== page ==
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Intimacy Tips During COVID-19

Timothy Boyer Ph.D.'s picture
Social distancing does not have to mean no intimacy allowed.

Reduce the risk of spreading the coronavirus with these intimacy tips recommended by sex and health experts at Indiana University.


A Health and Wellness news release from Indiana University, Bloomington tells us that in spite of fears that maintaining an intimate relationship may seem impossible, IU sex and health experts—Justin Garcia, executive director of the Kinsey Institute and Debby Herbenick, professor of sexual and reproductive health—say that you can be both intimate and relatively safe from the coronavirus if you practice the following tips summarized below to reduce the risks involved.

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Tip #1: Consent—Talk it out before acting it out

The experts advise that even with just kissing, it is important to make sure that you are both on the same page before engaging in intimate acts.

"Issues of communication and consent are always important to intimate relationships, and remain especially high when many people's comfort levels and concerns around touch and close contact have changed," Garcia said. "People are stressed and probably less sure about what their partners are comfortable with and want."

Tip #2: Truthiness—Be honest about your COVID and “other” risks

• If you are symptomatic—get tested.
• If you've been exposed—get tested.
• Be open about your recent exposures and test results.

"It's also important to remember that COVID-19 is not the only relevant infection when it comes to partnered sex," Herbenick said. "Sexually transmitted infections such as chlamydia and gonorrhea have been increasing each year, so make sure to use condoms, talk with partners about STI testing and get tested yourself."

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Tip #3: Quaran-teaming—stick to your partner, not others.

Research has shown that the more you spread yourself around others (who are likewise spreading themselves among others) is the cause of recent spikes of COVID-19 outbreaks. The only safety in numbers is the number “two” and not just for avoiding the coronavirus, but STDs as well.

"If the partners involved have tested negative for COVID-19 and are 'quaran-teaming' together, then that's the safest situation to be in," Herbenick said. "But any time one or more of them elevate their risk—such as not wearing a mask around others or being in crowded indoor spaces—then risk is elevated for all partners involved the next time they are within 6 feet of one another unmasked, or if they kiss or cuddle or get in one another's 'breathing space.'"

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"There is some evidence that the coronavirus may be present in semen and feces; thus, condom use is still recommended for penile-vaginal intercourse and anal intercourse," Herbenick said. "But considering these are close contact activities anyway, if people are that close together, they are likely already at elevated risk."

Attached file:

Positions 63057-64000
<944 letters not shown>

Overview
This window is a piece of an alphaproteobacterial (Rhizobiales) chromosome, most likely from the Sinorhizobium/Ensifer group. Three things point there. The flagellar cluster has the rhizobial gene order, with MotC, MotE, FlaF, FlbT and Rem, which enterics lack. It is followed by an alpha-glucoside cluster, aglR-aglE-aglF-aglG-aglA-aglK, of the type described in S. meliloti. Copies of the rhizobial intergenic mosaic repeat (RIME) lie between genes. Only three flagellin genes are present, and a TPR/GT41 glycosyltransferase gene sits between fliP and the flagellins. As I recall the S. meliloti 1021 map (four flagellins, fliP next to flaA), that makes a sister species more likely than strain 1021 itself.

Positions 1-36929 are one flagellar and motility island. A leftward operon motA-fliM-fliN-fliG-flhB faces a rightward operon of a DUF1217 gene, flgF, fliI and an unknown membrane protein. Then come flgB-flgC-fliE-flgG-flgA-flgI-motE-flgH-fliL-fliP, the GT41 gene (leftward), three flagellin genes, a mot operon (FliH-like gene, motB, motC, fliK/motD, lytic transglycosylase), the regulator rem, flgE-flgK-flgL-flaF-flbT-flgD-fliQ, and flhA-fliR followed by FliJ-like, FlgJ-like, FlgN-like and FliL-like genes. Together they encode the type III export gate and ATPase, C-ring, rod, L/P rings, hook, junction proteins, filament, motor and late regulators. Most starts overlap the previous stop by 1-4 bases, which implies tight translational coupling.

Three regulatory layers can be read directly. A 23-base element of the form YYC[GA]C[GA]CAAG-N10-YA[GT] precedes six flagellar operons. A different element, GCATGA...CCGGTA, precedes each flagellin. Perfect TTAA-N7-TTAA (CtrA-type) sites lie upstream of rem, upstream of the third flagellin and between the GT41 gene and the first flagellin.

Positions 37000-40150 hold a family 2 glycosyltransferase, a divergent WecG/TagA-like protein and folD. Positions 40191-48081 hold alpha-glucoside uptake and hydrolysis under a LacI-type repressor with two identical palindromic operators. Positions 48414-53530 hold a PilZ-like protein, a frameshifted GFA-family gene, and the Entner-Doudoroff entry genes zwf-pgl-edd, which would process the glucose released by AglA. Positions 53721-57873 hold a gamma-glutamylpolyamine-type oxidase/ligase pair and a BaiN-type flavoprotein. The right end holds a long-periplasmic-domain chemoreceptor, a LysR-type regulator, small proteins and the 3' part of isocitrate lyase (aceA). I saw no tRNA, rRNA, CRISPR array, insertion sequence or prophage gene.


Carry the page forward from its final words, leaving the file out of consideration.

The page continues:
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Tip #4: Sexting—screen-based intimacy is an option.

The experts say that sexting, video-dating, and the likes can offer both intimacy and safe distancing. However, be aware that what you share digitally could easily become another type of viral problem.

"The other person may share your nude or sexy images with others without your consent," Herbenick said. "Indiana has laws that provide criminal and civil recourse for people whose images are shared without their consent."

Tip #5: Patience—not only a virtue, but has a silver lining when taking relationships slow.

Getting to know someone from a distance has value because it can slow down the dating and mating game as you discover more about one another with online "dates" such as touring virtual museum exhibits or sharing a meal while streaming movies online.

However, Dr. Herbenick also reminds us that it doesn’t have to be all through a screen as couples can also meet outdoors, stay masked and maintain safe physical distancing while taking a walk or hiking.

"Many students are finding the silver lining in the ways that the pandemic is slowing down the pace of connecting with others," she said.

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Timothy Boyer has a Ph.D. in Molecular and Cellular Biology from the University of Arizona. For 20+ years he has been employed as a freelance health and science writer. Today, with an eye on the latest news, Timothy continues writing about science with a focus on what you need to know for healthier living. For continual updates about health, you can also follow Timothy on Twitter at TimBoyerWrites.

Image Source: Courtesy of Gerd Altmann from Pixabay

Reference: “5 tips on intimacy during COVID-19 pandemic, from IU sex and health experts” Indiana University, News at IU Bloomington by Mary Keck, 14 Oct. 2020.